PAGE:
Tuesday, February 19, 2013

Always ask "Why"

Here is a story that's a good example of failing to ask many of the right questions (if they were asked, it doesn't show).

The headline holds great promise:

How SC keeps mental-health data from gun database 

South Carolina is not passing critical information about residents with mental illness along to the federal government, leaving the door open for potentially violent people to buy firearms, critics say.

This lack of a sharing, paired with a flawed federal system, could one day yield deadly results, according to a growing chorus of state leaders, lawmakers and parents.

Sounds like a pretty good look at how and why South Carolina isn't sharing this information, right?

Except nowhere in that story can I find the how or the why.

The how, I guess, is fairly simple - it just isn't doing it. But why isn't it doing it? Nowhere does reporter Gina Smith, whose work I respect, actually tell us. She dwells on the case of a woman with mental health problems who got a gun and tried to fire it outside a school. She tells us the state's attorney general, Alan Wilson, is upset and he and some lawmakers are preparing legislation that would require the state to share mental health information with the federal database.

She tells us:
South Carolina rarely provides mental health records to an FBI database for gun background checks.

That means the FBI cannot enter that information into a database, called the National Instant Criminal Background Check System or NICS. Gun-store owners around the country rely on the database to alert them when a potential buyer is ineligible to purchase a gun.

It's up to state governments to share their data including mental-health records, proof of citizenship, criminal and drug-abuse histories and more.

And:
South Carolina shared only 17 mental-health records from the time the database came into existence in 1998 to October 2011, according to a report by Mayors Against Illegal Guns, a coalition of mayors from across the nation working to help law enforcement target illegal guns. Eighteen other states provided even fewer records, according to the report.

Colin Miller, a law professor at the University of South Carolina's law school, said the NICS system does not provide adequate information that gun stores and others who sell firearms need.

"There is a lot of information that should be there that isn't. There is a lot of missing data," Miller said. "There are a lot of reasons why it's not there. Bureaucracy, red tape. And there's not anything that incentivizes states to provide that information to NICS.

"And there are no enforcement mechanisms to punish them for not providing it."

Officials in some states say the federal Health Insurance Portability and Accountability Act prevents them from turning over such records to the FBI. They also say there is no money to create a system to collect the records from health agencies and courts, and no laws requiring it.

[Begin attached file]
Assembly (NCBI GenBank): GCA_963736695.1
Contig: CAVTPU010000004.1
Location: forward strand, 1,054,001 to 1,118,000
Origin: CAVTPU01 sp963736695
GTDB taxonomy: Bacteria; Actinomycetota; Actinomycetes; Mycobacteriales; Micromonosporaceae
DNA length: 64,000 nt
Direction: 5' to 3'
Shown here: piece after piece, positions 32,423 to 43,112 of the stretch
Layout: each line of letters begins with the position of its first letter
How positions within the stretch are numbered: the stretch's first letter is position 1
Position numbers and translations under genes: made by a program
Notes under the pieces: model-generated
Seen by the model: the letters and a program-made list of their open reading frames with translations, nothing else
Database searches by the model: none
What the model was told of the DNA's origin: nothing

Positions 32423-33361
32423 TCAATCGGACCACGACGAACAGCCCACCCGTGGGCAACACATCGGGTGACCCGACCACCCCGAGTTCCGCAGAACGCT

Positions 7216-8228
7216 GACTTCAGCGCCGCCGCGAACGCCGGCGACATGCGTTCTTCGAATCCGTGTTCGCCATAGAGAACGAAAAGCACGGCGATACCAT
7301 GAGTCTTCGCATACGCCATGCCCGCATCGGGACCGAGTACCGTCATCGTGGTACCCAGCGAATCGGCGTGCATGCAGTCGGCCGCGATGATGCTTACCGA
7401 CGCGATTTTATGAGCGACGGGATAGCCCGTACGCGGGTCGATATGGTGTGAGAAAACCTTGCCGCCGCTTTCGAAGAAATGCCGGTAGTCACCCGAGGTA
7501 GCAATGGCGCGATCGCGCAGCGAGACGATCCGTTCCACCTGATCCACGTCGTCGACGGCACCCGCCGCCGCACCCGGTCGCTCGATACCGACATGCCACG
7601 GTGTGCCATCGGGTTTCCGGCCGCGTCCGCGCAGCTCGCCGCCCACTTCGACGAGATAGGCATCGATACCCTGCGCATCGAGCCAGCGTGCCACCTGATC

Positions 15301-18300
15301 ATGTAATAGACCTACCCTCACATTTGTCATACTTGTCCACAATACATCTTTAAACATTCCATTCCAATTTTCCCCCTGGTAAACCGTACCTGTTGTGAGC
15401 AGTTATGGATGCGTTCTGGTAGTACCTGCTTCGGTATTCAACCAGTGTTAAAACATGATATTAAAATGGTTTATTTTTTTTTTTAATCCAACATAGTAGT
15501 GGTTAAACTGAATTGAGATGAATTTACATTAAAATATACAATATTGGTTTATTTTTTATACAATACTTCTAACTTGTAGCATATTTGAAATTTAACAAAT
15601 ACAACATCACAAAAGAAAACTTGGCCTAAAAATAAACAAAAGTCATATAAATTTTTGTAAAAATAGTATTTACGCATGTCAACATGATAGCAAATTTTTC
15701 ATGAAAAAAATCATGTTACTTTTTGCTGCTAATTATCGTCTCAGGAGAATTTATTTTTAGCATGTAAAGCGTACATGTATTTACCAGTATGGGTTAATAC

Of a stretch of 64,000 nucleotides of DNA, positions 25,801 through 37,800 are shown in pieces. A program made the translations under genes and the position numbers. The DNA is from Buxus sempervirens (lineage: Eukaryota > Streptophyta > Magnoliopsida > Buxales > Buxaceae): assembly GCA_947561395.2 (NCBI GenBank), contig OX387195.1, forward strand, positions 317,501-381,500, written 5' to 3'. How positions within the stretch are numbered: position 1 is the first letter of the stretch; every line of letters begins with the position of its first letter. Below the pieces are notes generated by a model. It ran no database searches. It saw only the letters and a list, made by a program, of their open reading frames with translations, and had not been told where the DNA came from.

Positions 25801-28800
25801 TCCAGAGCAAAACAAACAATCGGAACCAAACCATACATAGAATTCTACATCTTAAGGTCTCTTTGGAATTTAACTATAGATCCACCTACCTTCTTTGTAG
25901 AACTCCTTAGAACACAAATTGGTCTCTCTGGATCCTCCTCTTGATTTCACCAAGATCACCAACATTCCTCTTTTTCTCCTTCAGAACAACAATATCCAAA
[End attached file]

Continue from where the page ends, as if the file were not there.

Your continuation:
Wilson would not speculate on why South Carolina does not do it.
And that's it. One dismissive line - the attorney general would not speculate. So why not dig for the answer to some basic questions:
  • Whose responsibility is it to turn them over?
  • Why isn't that person or agency not doing it?
  • Who turned over the 17 and why hasn't that person or agency turned over more?
  • Are there privacy (HIPAA) concerns or conflicts specifically in South Carolina?
  • Did I miss it, or why is no one from the state Mental Health Department quizzed at length on all this?
All in all, the story essentially becomes an extended news release for Wilson. It talks past a lot of these issues by referring to other states or national organizations - or to Miller, whose insights are valuable but who does not address South Carolina's failing specifically.

But it never drills down into South Carolina to see who is or is not responsible (if no one is responsible, that's a good story in itself) and if someone or some agency is responsible, why that responsibility isn't being carried out.

As quoted by Brant Houston in "The Investigative Reporter's Handbook":
Newspaper editor Tom Honig wrote in The IRE Journal that "most good investigations come down to one of two things -- either a process did not work or people did not follow the guidelines."
Smith's story provides neither answer and essentially becomes a big shrug combined with a bit of hand-wringing. But government without responsibility is chaos, and it's our jobs to penetrate the surface and tell people whether there is malfeasance, nonfeasance or just cluelessness.

We can and should do better.

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1 Comments:

At 2/25/13, 2:20 AM, Anonymous Sarah Lim said...

I agree with your post. I have noticed that many news articles do not always state why things happen. I think this is because sometimes the why can lead to controversial reasons just like in this case. It is probably not difficult to share mental health records. But I think South Carolina is not releasing critical information about residents with mental illness because of privacy reasons. Mental disorders are also complicated. Some mental disorders may be considered a mental disorder to some but not to others. I agree that it would be safer if South Carolina and other states share mental health records but then there would be many disagreements. I also agree that it is important to ask why. There seems to be so many unanswered questions in our news provided by journalists.

 

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